MONDAY: Recovery and Cross Training
I wasn't too sore today, since my long run yesterday was 13 miles instead of 20, so I went to the gym and used the outdoor pool. Thankfully, we live in Southern California, so I can swim year round. I really enjoy this form of cross training because I can concentrate on really using my hips and glutes and get my heart rate up without pounding the pavement. Total time was 35 minutes, total laps 24.
TUESDAY: Speed work
7.5 total miles of running today. I have yet to go to a track, so I still do my speed work on a fairly flat 2 mile trail near my home. First I warmed up for 2 miles, then I ran 6x 400 meter repeats (.24 of a mile) with 90 seconds of recovery interval between repeats. After all 6 were complete, I had a 2 minute and 30 second recovery interval, then I did it all over again: 6x 400 meter repeats. Here are my splits:
1:37, 1:36, 1:31, 1:33, 1:30, 1:30 (2 Min 30 second RI)
1:34, 1:34, 1:37, 1:36,1:35, 1:30 (1 mile cool down)
Speed work is not my favorite, and I never look forward to it, but I do look forward to it being over and the feeling of accomplishment! Speed work is making me faster, helping my long runs seem easier, and they are worth it. I am pretty new to this kind of training program, and I have never done speed work like this before, but I see the results and I am impressed. I use the Run Less Run Faster training program, you can find the book here.
WEDNESDAY: Cross Training Day with PiYo Class (Pilates Yoga) in the morning and a Spin Class in the evening at 24 Hour Fitness.
I really enjoy the PiYo class because it helps to strengthen my core and lengthen and stretch my muscles. Plus it is fun to exercise in a group with my best friend and enjoy some great music! The spin class is my non-impact cross training. Cross training is important for runners because it challenges your body to use your muscles in a different way than you do when you run. If running is your only form of exercise, your chances for an overuse injury are quite high. Have you ever tried a spin class? I hated it for about the first three months, then I started to enjoy it, and now I actually love it! Spin is excellent for building your quads, which you will need for all those down hills at the beginning of the Boston Marathon. The uphills don't begin until around mile 17, and the worst hill being at mile 21, a.k.a. Heartbreak Hill. Strong quads are a must for Boston.
THURSDAY: Core work and Tempo Run
A strong core is important for runners, so I grabbed my 15 lbs kettlebell and did some upper body and lower body work. The kettlebell works the entire body, including the core during every move, that is why it is one of my favorites!
More speed work today. Tempo run for three miles. I began with a warm up of two miles at an easy pace, then completed three miles at 7:32 average pace per mile without stopping and finished with a one-mile run at an easy pace for a cool down. Total 5K time 22:35:22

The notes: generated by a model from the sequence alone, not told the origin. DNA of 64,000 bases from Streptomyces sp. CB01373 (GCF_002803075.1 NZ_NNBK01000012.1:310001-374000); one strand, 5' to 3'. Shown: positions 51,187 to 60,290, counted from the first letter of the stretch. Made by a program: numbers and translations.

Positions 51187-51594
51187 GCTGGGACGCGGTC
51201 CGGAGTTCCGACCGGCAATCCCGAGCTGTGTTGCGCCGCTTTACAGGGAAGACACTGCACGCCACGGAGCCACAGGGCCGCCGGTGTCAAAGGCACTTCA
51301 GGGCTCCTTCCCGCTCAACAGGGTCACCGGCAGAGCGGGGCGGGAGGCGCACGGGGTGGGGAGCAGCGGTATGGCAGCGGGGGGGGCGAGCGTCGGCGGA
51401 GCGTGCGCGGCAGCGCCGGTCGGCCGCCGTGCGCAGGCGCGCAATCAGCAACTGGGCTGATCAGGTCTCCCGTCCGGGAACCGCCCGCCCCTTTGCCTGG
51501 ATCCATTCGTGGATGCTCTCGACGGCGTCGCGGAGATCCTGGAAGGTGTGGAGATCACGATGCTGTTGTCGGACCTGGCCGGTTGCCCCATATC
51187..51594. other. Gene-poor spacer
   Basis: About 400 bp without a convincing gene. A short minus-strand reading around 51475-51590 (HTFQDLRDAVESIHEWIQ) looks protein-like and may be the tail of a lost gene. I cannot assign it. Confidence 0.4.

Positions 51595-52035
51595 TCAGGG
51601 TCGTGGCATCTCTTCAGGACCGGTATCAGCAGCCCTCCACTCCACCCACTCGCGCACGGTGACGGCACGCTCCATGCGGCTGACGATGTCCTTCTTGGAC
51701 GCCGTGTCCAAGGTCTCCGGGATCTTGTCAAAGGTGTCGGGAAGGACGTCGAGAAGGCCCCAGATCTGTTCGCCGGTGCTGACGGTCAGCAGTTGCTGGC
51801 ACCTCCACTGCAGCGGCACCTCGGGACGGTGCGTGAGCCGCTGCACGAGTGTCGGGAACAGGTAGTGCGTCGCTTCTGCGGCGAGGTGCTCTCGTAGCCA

Here is how it went:
Mile 1 @ 7:30
Mile 2 @ 7:34
Mile 3 @ 7:32
I chose a two-mile flat stretch on my trail. I ran two miles out, then turned around and ran one mile back. The important thing to remember about a tempo run, you cannot stop or slow down. You have to maintain the desired pace over the entire length of the tempo run, without rest. This is where mind over matter comes into play. One thing that has helped me stay focused, CogniTea. I drink a cup before every run to help me stay focused and give me a little extra boost of energy. I never think of quitting or stopping, I stay positive with mantras and keep my focus on the finish line....in Boston!
FRIDAY: Cross Training Day: Row Machine
Today I went to the gym and rowed at a moderately hard pace for 35 minutes. I really like the row machine because I can get a total body workout done in a short amount of time. I like to warm up at an easy effort for about four minutes then I switch it up between hard effort and easy effort for the next 28 minutes, then cool down with an easy effort for the last three minutes.
SATURDAY: Day of Rest
SUNDAY: Long Slow Distance 18 total miles
I ran my first trail run this morning, this was supposed to be done in December, but it was postponed due to rain. I would not suggest running your first trail run during Boston Marathon training. Not really knowing what I was getting myself into, I thought it would be a fun challenge.
It was the Xterra Crystal Cove 15K Trail Run in beautiful Newport Beach, CA. The weather predicted rain, but only a slight chance, so we ran it anyway. Thankfully, it only rained a little and not enough to get the ground wet which was good because we were running up and down rock, dirt, and sand hills. It started out beautiful, running on a wide dirt path through green brush, then it narrowed into a single lane sandy path. As we continued the path turned into rock and we were practically rock climbing at some points. "The Wall" was almost straight up on slick rock covered in sandy dirt. You had use your hands to get up that thing. Needless to say, I did a lot of praying during this run. The last thing I wanted, was to end up falling or twisting my ankle. I finished 15th in my age division out of 31 and 187 over all out of 320 runners. I thought that was pretty good considering the amount of walking/hiking I did to ensure I didn't fall. I have determined I am a road racer, and will stay away from any trail runs.
Since my schedule said 18 miles, I drove home and hit my local paved running trail and ran another 9 miles. It felt great to run on a flat surface! I had 4 hills to run on my last mile, but they were nothing compared to what I ran on the trail!